*2017 Nov 4*

In this post, I will pose a few functional-iteration puzzles, rederive some useful iteration formulas, and discover a few new ones. All of the most important formulas are colored green, so that they will stand out.

Find a formula for the

nthiterate of each of the following functions:

Before getting into any formulas or puzzles, I must remind the reader of the most important principle of functional iteration. If $g,h$ are functions, then
This fundamental property of function composition allows us to reduce difficult problems to easier ones. For example, consider the function
In a previous post, I iterated this by forming a geometric series - however, it can be done in a much simpler way. Notice that we can rearrange this to obtain
for $\alpha\ne 1$. Then, if we define $g$ and $h$ as
we can write
and so
Now we have reduced this problem to finding the *nth* iterate of $h$, which we can instantly say is
And now we may say that
and our final formula is:
Using the same method, one may derive this analogous formula:

Now I will move on to iterating a quadratic. Unfortunately, it seems that only a few specific types of quadratics can be effectively iterated. One rather obvious class of quadratic is the set of quadratics in the form Notice that we may let $g(x)=ax+b$ and $h(x)=x^2$ to discover that Before we make this into a final formula, I would like to rearrange $f$ so that $f$ is written in standard quadratic form: and, if we let $2\beta=\gamma$, and and so we are ready for our third formula:

There is one more special type of quadratic that can be readily evaluated, and it originates from the double-angle formula of the cosine function: This allows us to say that for all $x$ with $|x|\le 1$. Do you recognize this as being in the form $g^{-1}\circ h\circ g$? If we let then we may readily state that However, this can be generalized. If we instead let with $g(x)=\arccos \frac{2\alpha x+\beta}{4}$ and $h(x)=2x$, then we may say that However, this only works for a very small domain, since the inverse cosine function is defined only for inputs between $-1$ and $1$. But this is an easy fix - as a result of Euler's famous formula linking the trigonometric functions to the complex exponential function, and which means that and, because of the symmetry of a parabola, we may extend this property past the domain of the inverse hyperbolic cosine function: and so, at last, we may complete our pair of iteration formulas for this type of quadratic:

The two choices of $g$ and $h$ that I used to iterate these quadratics can also be used for other polynomials. For example, if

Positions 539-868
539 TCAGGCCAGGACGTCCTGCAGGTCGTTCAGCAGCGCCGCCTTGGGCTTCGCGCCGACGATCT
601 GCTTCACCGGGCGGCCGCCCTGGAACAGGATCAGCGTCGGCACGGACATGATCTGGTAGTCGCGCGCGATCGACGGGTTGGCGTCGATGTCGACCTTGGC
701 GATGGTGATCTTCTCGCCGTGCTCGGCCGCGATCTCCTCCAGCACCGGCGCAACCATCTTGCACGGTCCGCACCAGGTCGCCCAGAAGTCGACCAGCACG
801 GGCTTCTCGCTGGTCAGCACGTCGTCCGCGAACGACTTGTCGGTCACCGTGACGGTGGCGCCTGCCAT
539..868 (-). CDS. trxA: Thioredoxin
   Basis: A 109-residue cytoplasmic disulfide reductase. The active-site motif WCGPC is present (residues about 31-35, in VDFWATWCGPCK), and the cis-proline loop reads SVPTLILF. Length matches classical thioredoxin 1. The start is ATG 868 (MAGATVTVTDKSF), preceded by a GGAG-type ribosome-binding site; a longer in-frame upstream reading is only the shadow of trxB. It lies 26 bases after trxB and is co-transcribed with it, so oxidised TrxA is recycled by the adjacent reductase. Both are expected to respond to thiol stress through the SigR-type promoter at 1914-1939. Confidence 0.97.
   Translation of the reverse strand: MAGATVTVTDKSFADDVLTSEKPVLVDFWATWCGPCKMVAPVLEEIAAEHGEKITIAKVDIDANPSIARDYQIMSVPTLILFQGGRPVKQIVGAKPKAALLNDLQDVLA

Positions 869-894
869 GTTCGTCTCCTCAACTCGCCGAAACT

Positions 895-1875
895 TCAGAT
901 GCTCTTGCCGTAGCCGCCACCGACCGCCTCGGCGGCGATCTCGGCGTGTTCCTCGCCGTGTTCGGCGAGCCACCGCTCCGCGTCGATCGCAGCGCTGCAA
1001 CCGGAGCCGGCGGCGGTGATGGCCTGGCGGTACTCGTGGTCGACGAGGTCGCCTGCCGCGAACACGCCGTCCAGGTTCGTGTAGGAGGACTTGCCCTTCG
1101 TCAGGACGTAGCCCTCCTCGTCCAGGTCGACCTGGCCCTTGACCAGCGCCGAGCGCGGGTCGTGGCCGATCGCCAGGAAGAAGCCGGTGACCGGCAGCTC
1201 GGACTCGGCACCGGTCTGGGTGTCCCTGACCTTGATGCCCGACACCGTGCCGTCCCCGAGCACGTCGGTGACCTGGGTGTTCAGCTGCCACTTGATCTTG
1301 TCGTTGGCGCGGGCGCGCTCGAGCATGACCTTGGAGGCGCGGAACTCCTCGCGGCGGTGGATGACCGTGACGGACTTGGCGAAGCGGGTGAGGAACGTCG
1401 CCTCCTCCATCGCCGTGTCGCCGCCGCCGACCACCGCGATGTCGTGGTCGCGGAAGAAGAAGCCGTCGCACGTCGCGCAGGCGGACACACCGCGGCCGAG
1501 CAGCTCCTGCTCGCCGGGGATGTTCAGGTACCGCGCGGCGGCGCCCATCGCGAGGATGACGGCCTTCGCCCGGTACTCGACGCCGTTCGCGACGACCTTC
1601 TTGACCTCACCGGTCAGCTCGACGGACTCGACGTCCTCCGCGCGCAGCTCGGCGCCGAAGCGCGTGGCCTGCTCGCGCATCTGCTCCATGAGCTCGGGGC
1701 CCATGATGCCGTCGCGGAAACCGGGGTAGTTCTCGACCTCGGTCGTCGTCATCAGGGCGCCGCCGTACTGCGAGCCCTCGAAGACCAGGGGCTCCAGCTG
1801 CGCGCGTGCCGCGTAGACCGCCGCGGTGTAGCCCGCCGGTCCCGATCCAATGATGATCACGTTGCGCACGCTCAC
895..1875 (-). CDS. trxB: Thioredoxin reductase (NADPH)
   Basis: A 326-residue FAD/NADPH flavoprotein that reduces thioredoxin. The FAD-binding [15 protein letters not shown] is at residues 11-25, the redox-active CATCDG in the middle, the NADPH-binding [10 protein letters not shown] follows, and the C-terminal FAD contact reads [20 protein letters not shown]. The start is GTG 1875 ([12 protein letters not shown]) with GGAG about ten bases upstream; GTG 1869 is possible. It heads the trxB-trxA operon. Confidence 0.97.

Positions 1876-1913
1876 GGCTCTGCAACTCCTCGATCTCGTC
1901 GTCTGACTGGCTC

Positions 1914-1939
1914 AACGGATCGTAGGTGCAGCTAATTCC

then we may write
and so, by choosing $g(x)=x+1$ and $h(x)=x^3$,
The method using multiple-angle formulas of the cosine function can also be used for other polynomials. In fact, polynomials that are in such a form are called *chebyshev polynomials*. The *nth* chebyshev polynomial is defined as the unique polynomial solution to the functional equation

This wonderful method can also be used to find iteration formulas for certain rational functions. For example, consider a rational function in the form
This rational function can be rewritten as
and so, if we let $g(x)=\frac{1/\alpha}{x}$ and $h(x)=\beta x+1$ and use our second formula,
or
and so we have another useful formula:
We can use this special case to write an iteration formula for *any* first degree rational function. Suppose that
Then let us define the function $F$ as
for some $k$. This is a helpful substitution to make, since $F(x)=f(x+k)-k$ implies that
and so if we find an iteration formula for $F$, we may find one for $f$ as well. If we want $F$ to be in the form that we already know how to iterate, we can choose $k$ such that
or, by the quadratic formula,
So, if we set $k$ equal to that value, we have
or
Now it is in the form that we already know how to iterate, and using the previous formula, we may immediately write
and, since $F^{\circ n}(x)=f^{\circ n}(x+k)-k$, we have that $f^{\circ n}(x)=F^{\circ n}(x-k)+k$, and so
and so we have our final formula:

Now I will solve the puzzles that I posed at the beginning of the post. The first function was To iterate this, one must notice that and if we choose $g(x)=\ln(x)$ and $h(x)=x^2$, we have

Now for the second function: We may rewrite $f_2$ as or and so, if we let $g(x)=\ln(x)+1$ and $h(x)=x^2$, we have

The third function is This problem is not difficult - in fact, I solved it in an earlier post. By letting $g(x)=e^x$ and $h(x)=x+1$, we have The third function is

The fourth function is very similar: It can be rewritten as and if we let $g(x)=e^x$ and $h(x)=ex+e$ and use our second formula, we have or

Now the fifth function: This can be rewritten as and so, by letting $g(x)=e^{2x}$ and $h(x)=x-1$,

Now for the sixth and final function: This can be written as and so, if we let $g(x)=e^x+1$ and $h(x)=x^2$,

That's all for now! Let me remind you that my solutions to each of these problems were *not* instantaneous - the solutions you are seeing are polished, thought-out solutions. When trying these problems for the first time, my work was nowhere near as quick and tidy.